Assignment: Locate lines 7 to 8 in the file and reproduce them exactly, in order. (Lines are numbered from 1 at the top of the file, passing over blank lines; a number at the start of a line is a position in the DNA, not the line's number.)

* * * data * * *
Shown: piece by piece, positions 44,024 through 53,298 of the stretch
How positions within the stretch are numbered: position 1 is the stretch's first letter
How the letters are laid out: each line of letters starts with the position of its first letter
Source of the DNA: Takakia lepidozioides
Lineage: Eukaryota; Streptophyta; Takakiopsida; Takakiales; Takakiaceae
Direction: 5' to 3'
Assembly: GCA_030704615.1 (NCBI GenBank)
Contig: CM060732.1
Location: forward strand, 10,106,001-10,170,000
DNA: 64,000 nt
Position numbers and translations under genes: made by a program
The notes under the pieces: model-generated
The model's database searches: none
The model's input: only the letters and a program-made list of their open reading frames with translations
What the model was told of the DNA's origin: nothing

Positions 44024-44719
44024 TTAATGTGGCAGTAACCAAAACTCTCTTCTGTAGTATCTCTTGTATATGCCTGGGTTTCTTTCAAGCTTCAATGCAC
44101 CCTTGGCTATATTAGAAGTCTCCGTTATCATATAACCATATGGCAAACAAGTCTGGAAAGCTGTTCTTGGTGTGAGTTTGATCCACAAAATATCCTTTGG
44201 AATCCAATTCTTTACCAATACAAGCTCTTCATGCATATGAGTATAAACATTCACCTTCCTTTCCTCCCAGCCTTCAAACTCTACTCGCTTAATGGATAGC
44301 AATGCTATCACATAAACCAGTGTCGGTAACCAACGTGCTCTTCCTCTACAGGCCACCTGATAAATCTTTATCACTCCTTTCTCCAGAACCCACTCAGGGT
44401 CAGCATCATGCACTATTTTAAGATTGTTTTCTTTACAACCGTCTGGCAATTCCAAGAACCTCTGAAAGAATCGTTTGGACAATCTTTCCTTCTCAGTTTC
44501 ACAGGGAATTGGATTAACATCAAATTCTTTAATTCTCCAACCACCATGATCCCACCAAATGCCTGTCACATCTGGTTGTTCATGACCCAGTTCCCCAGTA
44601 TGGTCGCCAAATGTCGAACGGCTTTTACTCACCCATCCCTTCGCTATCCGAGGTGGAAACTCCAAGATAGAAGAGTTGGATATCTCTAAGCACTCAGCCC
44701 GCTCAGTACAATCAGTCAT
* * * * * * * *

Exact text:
Assembly: GCA_030704615.1 (NCBI GenBank)
Contig: CM060732.1